Group II###0.91+-0.13###0.89+-0.16###0.72+-0.03###0.98+-0.10###0.84+-0.06c1###0.87+-0.12

Group III###0.96+-0.07###0.82+-0.12###0.86+-0.10###0.97+-0.36###0.96+-0.06c3###0.82+-0.13

Naturally occurring antibodies (NAbs) mg/mL

Group C###25.19+-3.79###26.22+-2.63###23.70+-2.40###24.60+-1.06###25.02+-5.86###26.10+-3.15

Group 0###25.90+-2.87###31.53+-6.22###29.42+-6.04###35.98+-5.48**###35.20+-4.17*###37.34+-3.22**

Group I###27.24+-2.93###22.46+-5.45###25.79+-9.64###28.06+-12.6###33.90+-15.7###35.41+-6.22

Group II###27.02+-3.20###33.67+-9.70###26.08+-10.8###30.43+-13.2###31.21+-7.23###31.57+-11.7

Group III###26.51+-3.04###26.20+-7.70###25.71+-9.15###25.22+-5.95###29.18+-5.65###30.70+-4.61

Table 3. Results of correlation analysis (correlation coefficients and levels of significance) between studied parameters in dogs.

###Parameters

###ABC###ASC###PP###PI###NAbs###NBT###PCT

###ABC###0.728***###-0.416*###0.255###0.443*###0.639**###0.506*

###ASC###-0.514*###0.041###0.284###0.547**###0.309

###PP###0.134###-0.157###-0.271###-0.489*

###PI###0.288###0.352###0.329

###NAbs###0.689***###0.525**

###NBT###0.532**

###PCT###

DISCUSSION

The heterogenous nature of disorders induced by the opportunistic pathogen P. aeruginosa combined with non-specific mechanisms of defense triggered at the early stage of the infection impedes the elucidation of key targets of therapy. The experimental canine P. aeruginosa infection permitted to eliminate the effects of a number of factors influencing the infection process - inoculum density, site of inoculation, sex, feeding, circadian rhythms, environmental and light conditions. Moreover, it allowed us a better assessment of the dynamics of non-specific mechanisms of defense, whose efficient function is a must for stopping the infection at an earliest stage.

Neutrophils are an essential component of the innate and adaptive immunity (Mantovani et al., 2011) and are critical to keeping us healthy (Nauseef and Borregaard, 2014). Transmigration of these cells from the bloodstream to the site of infection is a key innate immune response against invading pathogens. Therefore, the behaviour of these blood cells in P. aeruginosa infection is particularly interesting. According to our experiments, the dogs from Group 0 responded with increase in ABC from post infection hour 48 to day 7 (Table 1). This could be a result of the strong inflammatory response against P. aeruginosa (Lovewell et al., 2014). The antibiotic therapy (Group I) was also accompanied by increased ABC and ASC (Table 1). This increases the therapeutic success of enrofloxacin because its accumulation in WBC might increase the concentration of drug at the site of infection (Boothe et al., 2009).

The co-administration of antibiotic and phytopreparation (Group III) managed to put these parameters under control because ANC of dogs from Group III varied within the reference range of the species. According to our results, the neutrophil phagocytosis in dogs from Group 0, I, II, II was lower than that in Group C (Table 2). The decrease was most obvious on hour 24 in dogs from Group 0 and dogs receiving feverfew (Group II). This did not correspond to detected high blood neutrophil counts in these animals. It is supposed that this probably reflects the effects of P. aeruginosa. This pathogen impairs serum opsonins (both complement and immunoglobulin), the cell receptors, disturbs the cell communication and suppresses the phagocytosis, which are critical in the innate immune response (Lovewell et al., 2014; Alhazmi, 2015).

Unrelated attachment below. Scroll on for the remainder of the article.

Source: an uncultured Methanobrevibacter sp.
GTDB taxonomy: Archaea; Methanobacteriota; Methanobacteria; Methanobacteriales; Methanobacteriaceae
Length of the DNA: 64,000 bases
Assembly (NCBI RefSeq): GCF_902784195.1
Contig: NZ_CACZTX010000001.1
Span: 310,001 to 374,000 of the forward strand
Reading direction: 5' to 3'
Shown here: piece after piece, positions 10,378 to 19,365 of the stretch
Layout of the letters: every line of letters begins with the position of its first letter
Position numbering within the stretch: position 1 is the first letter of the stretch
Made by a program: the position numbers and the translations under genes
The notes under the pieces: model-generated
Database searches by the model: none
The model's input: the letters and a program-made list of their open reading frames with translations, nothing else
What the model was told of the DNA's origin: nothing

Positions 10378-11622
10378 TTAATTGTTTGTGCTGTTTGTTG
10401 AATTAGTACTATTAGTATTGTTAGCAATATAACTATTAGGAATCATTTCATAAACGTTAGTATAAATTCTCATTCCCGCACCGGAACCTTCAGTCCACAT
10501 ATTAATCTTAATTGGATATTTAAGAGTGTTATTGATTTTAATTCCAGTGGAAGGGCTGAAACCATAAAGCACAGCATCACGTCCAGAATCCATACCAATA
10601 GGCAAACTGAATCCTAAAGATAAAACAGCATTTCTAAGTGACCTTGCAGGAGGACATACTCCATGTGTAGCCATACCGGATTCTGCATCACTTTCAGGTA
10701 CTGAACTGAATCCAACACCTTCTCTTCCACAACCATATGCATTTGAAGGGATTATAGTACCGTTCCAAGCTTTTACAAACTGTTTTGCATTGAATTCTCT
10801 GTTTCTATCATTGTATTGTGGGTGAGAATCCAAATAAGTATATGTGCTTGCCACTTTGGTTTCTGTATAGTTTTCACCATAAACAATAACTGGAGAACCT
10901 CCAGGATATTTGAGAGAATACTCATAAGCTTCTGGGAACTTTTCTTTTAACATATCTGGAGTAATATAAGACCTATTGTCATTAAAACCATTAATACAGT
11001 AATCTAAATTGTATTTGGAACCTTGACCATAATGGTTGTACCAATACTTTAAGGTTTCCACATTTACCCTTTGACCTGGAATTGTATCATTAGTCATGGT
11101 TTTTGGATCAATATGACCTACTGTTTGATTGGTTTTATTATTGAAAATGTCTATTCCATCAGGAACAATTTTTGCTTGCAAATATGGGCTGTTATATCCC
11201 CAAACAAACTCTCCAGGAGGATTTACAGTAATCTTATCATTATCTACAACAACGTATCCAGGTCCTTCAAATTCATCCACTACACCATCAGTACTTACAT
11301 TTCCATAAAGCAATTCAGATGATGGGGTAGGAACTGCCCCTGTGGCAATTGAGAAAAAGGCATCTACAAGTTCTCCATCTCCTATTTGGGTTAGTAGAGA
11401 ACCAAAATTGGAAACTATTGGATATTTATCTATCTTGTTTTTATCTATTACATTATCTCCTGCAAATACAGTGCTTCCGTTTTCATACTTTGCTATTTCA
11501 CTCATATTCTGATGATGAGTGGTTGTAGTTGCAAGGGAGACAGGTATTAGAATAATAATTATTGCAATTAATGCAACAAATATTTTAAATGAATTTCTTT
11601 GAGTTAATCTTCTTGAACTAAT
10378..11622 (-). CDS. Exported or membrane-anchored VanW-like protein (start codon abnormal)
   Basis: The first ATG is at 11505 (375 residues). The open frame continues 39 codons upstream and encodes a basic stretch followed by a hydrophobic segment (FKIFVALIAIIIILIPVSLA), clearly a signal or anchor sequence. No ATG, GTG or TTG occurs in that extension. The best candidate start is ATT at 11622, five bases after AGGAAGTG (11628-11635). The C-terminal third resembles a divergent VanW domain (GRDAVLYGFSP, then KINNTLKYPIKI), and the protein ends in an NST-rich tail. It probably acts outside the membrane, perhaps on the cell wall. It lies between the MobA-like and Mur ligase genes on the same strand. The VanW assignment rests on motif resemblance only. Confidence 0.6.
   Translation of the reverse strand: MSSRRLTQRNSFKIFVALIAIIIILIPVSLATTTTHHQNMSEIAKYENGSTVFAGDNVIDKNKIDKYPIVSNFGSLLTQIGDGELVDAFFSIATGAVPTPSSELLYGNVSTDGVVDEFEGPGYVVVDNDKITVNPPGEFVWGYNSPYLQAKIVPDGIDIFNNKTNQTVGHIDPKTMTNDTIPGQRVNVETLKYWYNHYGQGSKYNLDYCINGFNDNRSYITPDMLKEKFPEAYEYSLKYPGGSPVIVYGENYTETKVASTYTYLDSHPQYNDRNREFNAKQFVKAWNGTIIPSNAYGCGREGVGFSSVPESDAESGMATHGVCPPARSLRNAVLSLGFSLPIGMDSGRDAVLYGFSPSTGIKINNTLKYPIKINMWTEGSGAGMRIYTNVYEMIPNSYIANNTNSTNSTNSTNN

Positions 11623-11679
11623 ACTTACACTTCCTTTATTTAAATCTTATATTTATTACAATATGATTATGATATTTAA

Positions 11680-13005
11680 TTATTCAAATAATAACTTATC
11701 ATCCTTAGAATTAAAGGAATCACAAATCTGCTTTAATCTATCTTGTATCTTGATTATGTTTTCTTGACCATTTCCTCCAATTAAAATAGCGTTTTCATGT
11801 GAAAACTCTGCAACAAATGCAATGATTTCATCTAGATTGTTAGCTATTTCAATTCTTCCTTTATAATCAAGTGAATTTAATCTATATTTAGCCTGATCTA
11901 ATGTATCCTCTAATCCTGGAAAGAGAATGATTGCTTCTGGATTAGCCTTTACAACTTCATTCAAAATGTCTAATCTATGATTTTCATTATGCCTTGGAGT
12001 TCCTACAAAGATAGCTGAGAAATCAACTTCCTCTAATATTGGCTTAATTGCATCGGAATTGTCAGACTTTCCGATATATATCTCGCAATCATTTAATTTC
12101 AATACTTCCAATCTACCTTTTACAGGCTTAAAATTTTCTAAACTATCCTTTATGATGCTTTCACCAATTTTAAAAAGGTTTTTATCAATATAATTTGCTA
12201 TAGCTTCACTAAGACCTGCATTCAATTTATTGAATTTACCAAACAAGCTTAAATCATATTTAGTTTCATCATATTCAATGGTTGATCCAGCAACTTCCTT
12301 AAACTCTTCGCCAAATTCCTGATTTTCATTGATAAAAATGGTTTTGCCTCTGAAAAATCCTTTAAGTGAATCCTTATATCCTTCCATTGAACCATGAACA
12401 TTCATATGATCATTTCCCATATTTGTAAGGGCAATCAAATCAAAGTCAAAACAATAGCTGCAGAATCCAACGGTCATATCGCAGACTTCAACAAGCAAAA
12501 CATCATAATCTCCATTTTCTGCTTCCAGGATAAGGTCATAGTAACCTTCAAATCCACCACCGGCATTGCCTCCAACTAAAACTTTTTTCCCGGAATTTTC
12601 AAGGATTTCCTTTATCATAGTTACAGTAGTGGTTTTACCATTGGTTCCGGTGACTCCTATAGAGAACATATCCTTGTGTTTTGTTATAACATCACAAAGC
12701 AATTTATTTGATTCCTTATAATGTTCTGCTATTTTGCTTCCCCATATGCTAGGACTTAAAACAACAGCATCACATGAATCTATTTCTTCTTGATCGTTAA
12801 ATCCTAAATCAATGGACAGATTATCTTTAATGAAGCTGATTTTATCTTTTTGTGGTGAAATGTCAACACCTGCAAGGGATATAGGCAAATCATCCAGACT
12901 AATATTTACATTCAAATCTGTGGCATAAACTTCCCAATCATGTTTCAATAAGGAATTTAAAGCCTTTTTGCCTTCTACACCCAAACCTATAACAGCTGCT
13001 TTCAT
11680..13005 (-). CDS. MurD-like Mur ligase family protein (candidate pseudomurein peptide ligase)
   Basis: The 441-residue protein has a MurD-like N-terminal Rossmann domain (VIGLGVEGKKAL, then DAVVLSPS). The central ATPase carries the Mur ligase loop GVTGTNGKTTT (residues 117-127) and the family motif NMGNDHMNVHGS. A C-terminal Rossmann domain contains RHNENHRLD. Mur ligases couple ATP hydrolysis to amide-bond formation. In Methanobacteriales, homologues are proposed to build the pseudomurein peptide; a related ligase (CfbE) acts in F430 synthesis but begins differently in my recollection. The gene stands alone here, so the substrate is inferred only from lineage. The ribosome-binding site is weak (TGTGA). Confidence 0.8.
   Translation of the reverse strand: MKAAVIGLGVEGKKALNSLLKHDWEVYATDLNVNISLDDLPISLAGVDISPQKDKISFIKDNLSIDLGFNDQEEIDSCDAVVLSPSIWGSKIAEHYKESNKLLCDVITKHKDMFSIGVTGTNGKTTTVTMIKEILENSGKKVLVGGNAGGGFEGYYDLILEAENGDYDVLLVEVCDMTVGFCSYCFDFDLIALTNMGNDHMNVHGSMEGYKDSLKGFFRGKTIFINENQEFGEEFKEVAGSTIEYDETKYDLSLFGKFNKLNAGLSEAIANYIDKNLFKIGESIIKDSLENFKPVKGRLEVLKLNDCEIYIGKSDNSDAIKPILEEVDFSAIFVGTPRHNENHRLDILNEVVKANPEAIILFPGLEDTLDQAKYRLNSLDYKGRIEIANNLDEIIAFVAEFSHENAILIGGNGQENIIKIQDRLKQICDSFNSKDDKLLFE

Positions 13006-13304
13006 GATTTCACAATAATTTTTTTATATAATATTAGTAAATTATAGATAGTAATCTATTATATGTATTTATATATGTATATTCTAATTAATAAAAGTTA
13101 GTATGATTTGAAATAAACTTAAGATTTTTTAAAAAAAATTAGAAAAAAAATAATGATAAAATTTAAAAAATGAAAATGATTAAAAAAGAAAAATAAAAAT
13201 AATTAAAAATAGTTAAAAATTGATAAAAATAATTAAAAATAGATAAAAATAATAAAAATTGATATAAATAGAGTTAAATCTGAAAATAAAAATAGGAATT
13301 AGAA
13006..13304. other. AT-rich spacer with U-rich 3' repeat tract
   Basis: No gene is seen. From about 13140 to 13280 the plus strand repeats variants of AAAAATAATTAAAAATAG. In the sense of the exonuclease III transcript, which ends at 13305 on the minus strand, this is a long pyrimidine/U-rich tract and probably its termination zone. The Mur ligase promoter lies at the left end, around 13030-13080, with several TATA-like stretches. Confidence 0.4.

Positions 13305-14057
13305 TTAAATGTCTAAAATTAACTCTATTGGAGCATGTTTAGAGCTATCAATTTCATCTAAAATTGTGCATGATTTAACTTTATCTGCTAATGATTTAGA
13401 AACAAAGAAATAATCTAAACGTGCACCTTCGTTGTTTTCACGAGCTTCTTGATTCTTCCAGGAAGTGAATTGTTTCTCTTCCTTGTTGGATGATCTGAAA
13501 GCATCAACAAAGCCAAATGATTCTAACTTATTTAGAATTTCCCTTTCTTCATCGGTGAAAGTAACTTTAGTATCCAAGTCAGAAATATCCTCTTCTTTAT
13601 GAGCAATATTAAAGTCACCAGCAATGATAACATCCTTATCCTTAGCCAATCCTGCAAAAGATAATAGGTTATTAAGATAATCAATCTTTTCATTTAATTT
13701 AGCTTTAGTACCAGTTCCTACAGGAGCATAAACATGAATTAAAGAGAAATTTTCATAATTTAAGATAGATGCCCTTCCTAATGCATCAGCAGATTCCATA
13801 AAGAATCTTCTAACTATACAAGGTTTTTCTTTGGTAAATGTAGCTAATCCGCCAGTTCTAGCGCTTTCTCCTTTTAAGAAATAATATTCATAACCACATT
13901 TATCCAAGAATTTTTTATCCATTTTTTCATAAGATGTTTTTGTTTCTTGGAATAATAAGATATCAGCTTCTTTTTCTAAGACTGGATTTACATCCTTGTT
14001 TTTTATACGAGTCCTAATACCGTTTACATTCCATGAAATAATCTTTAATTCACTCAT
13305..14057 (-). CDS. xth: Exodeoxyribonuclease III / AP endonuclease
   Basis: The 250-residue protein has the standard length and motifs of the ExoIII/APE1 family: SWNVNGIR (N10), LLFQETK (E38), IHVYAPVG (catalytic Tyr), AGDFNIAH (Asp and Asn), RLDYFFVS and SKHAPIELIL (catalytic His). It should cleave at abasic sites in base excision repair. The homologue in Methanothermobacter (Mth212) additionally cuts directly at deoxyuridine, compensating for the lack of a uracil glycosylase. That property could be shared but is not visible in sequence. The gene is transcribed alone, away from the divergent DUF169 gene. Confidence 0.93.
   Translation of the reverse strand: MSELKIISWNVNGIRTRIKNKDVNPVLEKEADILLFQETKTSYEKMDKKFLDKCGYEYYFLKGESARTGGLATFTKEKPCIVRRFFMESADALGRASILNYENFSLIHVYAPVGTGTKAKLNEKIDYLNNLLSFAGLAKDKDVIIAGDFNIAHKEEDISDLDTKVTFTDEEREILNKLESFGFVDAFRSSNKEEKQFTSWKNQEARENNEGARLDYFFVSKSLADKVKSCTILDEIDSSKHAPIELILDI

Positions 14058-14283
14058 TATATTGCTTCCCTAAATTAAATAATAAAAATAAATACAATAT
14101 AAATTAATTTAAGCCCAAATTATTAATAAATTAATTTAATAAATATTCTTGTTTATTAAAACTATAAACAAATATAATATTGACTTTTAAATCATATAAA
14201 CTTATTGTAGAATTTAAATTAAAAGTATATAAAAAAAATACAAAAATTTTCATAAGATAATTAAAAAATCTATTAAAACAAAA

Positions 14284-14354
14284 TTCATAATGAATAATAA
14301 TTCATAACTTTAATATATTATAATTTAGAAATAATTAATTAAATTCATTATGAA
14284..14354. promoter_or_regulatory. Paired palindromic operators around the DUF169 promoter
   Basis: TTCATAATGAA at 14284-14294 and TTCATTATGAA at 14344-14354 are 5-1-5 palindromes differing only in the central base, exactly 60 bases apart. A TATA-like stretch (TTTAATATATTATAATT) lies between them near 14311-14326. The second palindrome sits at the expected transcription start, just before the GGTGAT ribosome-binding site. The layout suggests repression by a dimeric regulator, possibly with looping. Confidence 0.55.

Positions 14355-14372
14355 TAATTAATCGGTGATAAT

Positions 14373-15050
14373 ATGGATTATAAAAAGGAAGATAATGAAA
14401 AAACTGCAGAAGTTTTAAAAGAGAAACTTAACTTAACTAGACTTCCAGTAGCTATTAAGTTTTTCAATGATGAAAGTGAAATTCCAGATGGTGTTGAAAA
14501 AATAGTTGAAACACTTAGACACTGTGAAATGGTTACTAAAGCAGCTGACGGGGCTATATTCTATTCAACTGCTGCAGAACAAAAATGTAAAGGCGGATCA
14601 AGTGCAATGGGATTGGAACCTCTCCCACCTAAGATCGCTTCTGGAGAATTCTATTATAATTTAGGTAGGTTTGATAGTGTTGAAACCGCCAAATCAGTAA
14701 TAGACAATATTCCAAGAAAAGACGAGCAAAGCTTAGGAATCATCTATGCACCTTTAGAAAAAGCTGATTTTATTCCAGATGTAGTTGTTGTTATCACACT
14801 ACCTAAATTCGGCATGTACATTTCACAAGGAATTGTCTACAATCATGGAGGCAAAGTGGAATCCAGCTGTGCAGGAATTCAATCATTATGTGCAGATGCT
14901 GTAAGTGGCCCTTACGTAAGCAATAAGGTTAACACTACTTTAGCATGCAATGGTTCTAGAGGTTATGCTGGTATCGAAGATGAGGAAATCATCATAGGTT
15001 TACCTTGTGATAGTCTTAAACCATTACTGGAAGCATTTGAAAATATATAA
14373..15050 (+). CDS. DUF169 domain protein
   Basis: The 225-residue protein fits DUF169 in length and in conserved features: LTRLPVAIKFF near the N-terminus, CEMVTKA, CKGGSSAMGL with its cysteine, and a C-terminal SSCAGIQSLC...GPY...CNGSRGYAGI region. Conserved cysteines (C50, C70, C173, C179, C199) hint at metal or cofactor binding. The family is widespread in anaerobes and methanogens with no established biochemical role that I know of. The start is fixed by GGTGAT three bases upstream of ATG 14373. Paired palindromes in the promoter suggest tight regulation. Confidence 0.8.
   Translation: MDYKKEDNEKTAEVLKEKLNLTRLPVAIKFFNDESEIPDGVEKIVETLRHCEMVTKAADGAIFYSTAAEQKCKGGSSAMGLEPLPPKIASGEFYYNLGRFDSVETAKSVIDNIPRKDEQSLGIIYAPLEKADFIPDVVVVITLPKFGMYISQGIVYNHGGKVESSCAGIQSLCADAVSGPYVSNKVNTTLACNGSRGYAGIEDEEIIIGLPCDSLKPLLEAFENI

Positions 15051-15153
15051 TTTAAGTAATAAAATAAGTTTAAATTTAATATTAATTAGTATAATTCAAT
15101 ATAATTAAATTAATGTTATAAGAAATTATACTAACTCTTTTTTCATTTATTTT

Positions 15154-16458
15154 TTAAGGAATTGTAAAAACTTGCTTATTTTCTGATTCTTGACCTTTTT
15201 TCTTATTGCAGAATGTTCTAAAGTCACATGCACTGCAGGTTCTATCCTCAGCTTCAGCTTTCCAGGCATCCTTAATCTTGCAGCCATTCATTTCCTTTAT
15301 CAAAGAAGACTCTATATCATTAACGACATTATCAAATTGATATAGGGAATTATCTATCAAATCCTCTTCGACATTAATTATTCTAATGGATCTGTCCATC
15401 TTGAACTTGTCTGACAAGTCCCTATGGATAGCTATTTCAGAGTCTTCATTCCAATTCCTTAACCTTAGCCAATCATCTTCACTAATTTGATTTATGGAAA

The fact that the number of complement receptors expressed on band neutrophils was lower than on segmented neutrophils indicates that the functional capacity of young forms was not complete (Laarman et al., 2012). This assumption is supported by data in dogs from Group II, exhibiting the highest ABC (Table 1) along with lowest values of phagocytosis (Table 2). The findings indicated that the effects of P. aeruginosa were superimposed on effects of parthenolide, which controls the inflammation (Pareek et al., 2011). Smith and Liu (2001) indicated that feverfew extracts inhibit adhesion molecules. The modulation of the leukocyte adhesion expression may be an additional mechanism by which the phytopreparation mediates anti-inflammatory effects. This influence affects not only the inflammatory response, but also another key nonspecific defense mechanism - phagocytosis, NAbs.

During physiologic conditions serum contains naturally occurring antibodies, which may play a role in the neutralisation of microbes consequently to their cross-reactivity to microbial antigens (Kaveri, 2012). Natural immunoglobulin G is reported to mediate bacterial clearance during infection/inflammation conditions (Panda and Ding, 2015). In our study, high levels of NAbs were observed in untreated dogs (Group 0), while all treated dogs (Group I, II, III) showed no statistically significant differences vs the negative controls (Table 2). Therefore, effective therapy strategies have to be in vivo developed and adjusted without interfering with the host-defense functions. Although PP appears to be disrupted, the capability of neutrophils to ingest microorganisms (I) (Table 2), as well as to produce H2O2 (Fig. 1) was preserved.

The fact that neutrophils of dogs from Group 0 produced statistically significantly more H2O2 than dogs from Group C over a long period of time (hour 48 - day 7) evidenced the steady-state of H2O2. Somprasong et al. (2012) commented that H2O2 production can be efficiently converted back to oxygen by bacterial catalase which can be used by bacteria, whereas Luckett et al. (2012) discussed another defense strategy of the bacterial pathogen, related to its ability to use L-arginine and thus, to block the synthesis of peroxynitrite by phagocytes. The field P. aeruginosa strain used in this study was catalase-positive, suggesting that the bacterium could manage easily sharp changes in H2O2 production. This isolate is sensitive to enrofloxacin. In infected dogs treated with this drug (Group I), H2O2 production was high on hour 48 when the antibiotic therapy started (Fig. 1).